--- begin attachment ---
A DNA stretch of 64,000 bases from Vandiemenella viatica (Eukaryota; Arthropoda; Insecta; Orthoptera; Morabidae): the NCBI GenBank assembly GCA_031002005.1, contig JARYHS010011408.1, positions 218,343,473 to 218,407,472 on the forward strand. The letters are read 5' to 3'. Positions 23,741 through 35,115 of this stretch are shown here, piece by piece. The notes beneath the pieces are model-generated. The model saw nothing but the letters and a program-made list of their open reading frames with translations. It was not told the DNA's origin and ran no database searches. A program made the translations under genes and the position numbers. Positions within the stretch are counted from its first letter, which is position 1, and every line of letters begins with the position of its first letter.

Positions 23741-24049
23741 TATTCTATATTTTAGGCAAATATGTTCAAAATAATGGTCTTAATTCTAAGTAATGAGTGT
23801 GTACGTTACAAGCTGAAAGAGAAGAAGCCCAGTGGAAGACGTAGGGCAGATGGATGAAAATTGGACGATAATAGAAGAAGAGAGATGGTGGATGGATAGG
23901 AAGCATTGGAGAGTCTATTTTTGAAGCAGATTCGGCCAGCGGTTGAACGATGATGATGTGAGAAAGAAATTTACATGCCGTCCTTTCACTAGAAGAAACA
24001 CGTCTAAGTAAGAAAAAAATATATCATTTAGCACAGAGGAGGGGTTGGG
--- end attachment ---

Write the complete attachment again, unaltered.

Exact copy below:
A DNA stretch of 64,000 bases from Vandiemenella viatica (Eukaryota; Arthropoda; Insecta; Orthoptera; Morabidae): the NCBI GenBank assembly GCA_031002005.1, contig JARYHS010011408.1, positions 218,343,473 to 218,407,472 on the forward strand. The letters are read 5' to 3'. Positions 23,741 through 35,115 of this stretch are shown here, piece by piece. The notes beneath the pieces are model-generated. The model saw nothing but the letters and a program-made list of their open reading frames with translations. It was not told the DNA's origin and ran no database searches. A program made the translations under genes and the position numbers. Positions within the stretch are counted from its first letter, which is position 1, and every line of letters begins with the position of its first letter.

Positions 23741-24049
23741 TATTCTATATTTTAGGCAAATATGTTCAAAATAATGGTCTTAATTCTAAGTAATGAGTGT
23801 GTACGTTACAAGCTGAAAGAGAAGAAGCCCAGTGGAAGACGTAGGGCAGATGGATGAAAATTGGACGATAATAGAAGAAGAGAGATGGTGGATGGATAGG
23901 AAGCATTGGAGAGTCTATTTTTGAAGCAGATTCGGCCAGCGGTTGAACGATGATGATGTGAGAAAGAAATTTACATGCCGTCCTTTCACTAGAAGAAACA
24001 CGTCTAAGTAAGAAAAAAATATATCATTTAGCACAGAGGAGGGGTTGGG